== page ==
Najib’s ruthless inclusiveness — The Malaysian Insider
Oct 10 — Perhaps today’s message was directed at the Malaysian Indian Congress but the Prime Minister’s declaration that he is willing to embrace political groups outside Barisan Nasional is the clearest signal that he has lost confidence in his component parties ability to recover their standing among the electorate — and deliver the resounding victory he craves.
For several months now, Datuk Seri Najib Tun Razak has been troubled by the inability of the MIC, Malaysian Chinese Association (MCA), Gerakan and PPP to rise above petty politics, reform and reconnect with constituents that rejected their candidates in Election 2008.
Privately, he has told friends that he needs to reach out to the Chinese and Indian communities directly and even work with non-governmental organizations and other political groups that are not affiliated with the BN but are open to supporting his policies.
The reason: he believes that he has under 18 months to win over Malaysians, and lay the foundation for a strong victory by BN in the next general elections.
And with the clock ticking, he has little time to baby-sit MCA, MIC and others who are in infighting mode, and wait for these political parties to regain credibility on the ground.
Many of the BN component parties have branches and divisions in name only, especially in states governed by Pakatan Rakyat. For example, MIC has 3,600 branches but only half are said to be active. The picture is as dismal for Gerakan.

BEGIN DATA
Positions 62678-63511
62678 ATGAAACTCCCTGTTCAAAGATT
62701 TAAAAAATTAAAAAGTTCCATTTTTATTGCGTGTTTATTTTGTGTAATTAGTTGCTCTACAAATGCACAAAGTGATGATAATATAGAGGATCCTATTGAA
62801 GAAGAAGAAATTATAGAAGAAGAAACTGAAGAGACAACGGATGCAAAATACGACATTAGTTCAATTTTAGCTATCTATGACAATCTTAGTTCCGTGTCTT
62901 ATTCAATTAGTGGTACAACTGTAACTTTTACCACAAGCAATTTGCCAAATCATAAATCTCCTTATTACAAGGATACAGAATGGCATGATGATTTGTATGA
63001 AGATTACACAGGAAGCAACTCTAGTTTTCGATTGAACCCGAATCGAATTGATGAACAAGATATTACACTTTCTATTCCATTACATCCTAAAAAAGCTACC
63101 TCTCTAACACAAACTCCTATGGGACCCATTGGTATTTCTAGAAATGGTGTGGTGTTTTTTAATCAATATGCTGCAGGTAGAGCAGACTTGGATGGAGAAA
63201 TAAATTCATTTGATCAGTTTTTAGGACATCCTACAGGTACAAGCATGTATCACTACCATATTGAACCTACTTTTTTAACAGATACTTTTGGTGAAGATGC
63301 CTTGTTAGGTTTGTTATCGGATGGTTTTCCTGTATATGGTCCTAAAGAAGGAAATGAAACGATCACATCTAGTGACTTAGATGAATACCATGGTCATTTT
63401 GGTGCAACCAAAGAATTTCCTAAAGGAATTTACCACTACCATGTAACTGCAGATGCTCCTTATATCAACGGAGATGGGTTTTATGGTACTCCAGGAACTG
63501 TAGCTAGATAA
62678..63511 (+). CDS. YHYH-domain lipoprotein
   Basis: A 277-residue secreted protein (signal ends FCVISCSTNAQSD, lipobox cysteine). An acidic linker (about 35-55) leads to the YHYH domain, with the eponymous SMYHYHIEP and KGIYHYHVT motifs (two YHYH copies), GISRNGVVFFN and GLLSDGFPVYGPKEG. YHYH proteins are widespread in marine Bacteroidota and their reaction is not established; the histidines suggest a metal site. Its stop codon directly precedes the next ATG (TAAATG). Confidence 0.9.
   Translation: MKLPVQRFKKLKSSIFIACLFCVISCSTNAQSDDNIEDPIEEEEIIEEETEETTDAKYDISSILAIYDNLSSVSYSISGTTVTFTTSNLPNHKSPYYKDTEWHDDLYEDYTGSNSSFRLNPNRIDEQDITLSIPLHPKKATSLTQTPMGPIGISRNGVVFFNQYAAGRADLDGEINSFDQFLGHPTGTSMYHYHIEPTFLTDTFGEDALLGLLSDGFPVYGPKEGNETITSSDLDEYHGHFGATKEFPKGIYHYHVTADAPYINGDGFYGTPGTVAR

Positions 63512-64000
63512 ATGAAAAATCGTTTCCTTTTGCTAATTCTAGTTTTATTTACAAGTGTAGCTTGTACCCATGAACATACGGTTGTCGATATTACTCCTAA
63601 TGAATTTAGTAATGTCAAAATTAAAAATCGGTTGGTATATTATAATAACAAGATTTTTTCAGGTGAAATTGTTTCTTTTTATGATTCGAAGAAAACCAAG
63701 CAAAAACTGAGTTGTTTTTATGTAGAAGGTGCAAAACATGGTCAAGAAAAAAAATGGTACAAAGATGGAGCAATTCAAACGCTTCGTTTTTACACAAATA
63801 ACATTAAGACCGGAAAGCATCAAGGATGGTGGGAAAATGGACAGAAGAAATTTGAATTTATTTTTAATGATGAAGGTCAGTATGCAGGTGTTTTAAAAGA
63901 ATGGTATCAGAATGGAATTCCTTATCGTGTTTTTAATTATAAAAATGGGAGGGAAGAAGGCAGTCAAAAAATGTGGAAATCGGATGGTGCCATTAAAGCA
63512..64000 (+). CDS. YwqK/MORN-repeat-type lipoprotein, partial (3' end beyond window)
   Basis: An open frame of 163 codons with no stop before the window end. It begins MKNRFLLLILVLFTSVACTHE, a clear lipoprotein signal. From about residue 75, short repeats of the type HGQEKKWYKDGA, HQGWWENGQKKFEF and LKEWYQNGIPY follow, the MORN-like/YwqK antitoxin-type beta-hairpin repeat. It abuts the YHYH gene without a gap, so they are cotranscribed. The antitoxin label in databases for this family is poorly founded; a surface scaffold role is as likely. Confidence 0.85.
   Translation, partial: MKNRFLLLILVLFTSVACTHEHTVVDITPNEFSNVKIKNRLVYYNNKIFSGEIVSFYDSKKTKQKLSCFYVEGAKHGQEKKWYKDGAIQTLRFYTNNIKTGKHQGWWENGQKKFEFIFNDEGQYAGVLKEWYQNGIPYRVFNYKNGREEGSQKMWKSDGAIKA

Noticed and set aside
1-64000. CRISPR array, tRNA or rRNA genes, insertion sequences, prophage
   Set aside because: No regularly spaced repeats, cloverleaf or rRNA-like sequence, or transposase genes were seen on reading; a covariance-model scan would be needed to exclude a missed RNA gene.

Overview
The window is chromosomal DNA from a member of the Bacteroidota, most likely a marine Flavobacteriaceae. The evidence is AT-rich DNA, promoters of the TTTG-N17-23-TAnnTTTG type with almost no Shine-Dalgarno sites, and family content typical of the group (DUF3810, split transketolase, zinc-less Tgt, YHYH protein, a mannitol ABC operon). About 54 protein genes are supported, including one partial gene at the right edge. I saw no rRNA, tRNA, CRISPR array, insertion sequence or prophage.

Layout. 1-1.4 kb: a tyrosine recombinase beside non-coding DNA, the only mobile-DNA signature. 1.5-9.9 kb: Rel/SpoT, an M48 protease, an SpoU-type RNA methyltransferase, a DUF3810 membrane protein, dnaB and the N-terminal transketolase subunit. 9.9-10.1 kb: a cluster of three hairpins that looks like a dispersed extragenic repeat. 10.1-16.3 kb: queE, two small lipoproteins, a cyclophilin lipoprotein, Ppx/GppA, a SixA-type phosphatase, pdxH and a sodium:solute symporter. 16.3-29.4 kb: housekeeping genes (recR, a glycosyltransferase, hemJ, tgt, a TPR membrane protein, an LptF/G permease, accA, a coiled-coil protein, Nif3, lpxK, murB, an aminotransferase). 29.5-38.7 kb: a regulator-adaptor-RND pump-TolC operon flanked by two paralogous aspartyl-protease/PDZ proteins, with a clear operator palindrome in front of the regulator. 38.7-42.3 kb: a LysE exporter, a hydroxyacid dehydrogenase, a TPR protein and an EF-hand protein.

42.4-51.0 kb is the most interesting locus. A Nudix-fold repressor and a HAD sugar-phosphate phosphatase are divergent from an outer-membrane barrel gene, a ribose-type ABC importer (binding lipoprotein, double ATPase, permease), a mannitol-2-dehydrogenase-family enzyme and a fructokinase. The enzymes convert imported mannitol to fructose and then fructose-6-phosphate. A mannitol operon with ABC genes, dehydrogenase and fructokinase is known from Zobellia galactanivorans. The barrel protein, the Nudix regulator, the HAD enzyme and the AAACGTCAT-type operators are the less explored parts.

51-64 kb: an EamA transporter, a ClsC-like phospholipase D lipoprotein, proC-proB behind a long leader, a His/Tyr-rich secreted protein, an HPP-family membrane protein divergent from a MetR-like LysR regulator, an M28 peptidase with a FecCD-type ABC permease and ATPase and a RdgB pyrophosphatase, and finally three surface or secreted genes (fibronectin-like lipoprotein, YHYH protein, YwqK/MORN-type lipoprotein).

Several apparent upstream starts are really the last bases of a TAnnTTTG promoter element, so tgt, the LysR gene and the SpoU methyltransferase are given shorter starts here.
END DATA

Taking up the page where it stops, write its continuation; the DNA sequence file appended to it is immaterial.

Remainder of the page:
Najib has already started by-passing the MIC and handling Indian issues through the Cabinet Committee on Indian Affairs and with the help of Indian NGOs.
Next on the list will be initiatives to reach out the indifferent Chinese electorate.
But what about the fortunes of the BN partners? Well, they will have to get used to the more inclusive approach announced by Najib today at the launch of the Makkal Sakti party.
MIC officials were displeased that he agreed to officiate at the launch of the new political party but he tossed aside their views.
In this regard, he has the support of Umno officials who feel that BN component parties cannot carry their weight any longer.
During the Umno retreat last week the general sentiment was that Umno should be more clinical in the allocation of seats for the next general elections, and should place its candidates in constituencies where over 55 per cent of the voters are Malays.
Umno strategists believe that with Najib’s interventionist approach and a more pragmatic approach to seat allocation, Umno/BN will be able to regain its two-thirds control of Parliament.
The mathematics is simple. A 10 per cent voter swing in the next general elections and Umno/Barisan Nasional will obtain 195 seats, up from the 139 it has today.
Political pundits and analysts note that a 10 per cent national swing is not an everyday occurrence in Malaysia, but it has happened.
BN’s share of the vote in 1995 was 65 per cent, and it slumped to 57 per cent in 1999.
Abdullah Ahmad Badawi led a resurgence of sorts in 2004 when the coalition snared 64 per cent of the vote. Four years later, he presided over a major dip in support for BN, only 51 per cent.
The way Najib sees it, Umno is already in good shape and able to deliver the Malay vote.
But the weaker coalition partners are going to be a major drag on his ambition of leading BN to a resounding victory in the next general election.
He can either be nostalgic about the contributions of MCA, MIC, Gerakan and PPP to the BN or be ruthless.
Today’s announcement suggests that he has chosen the latter.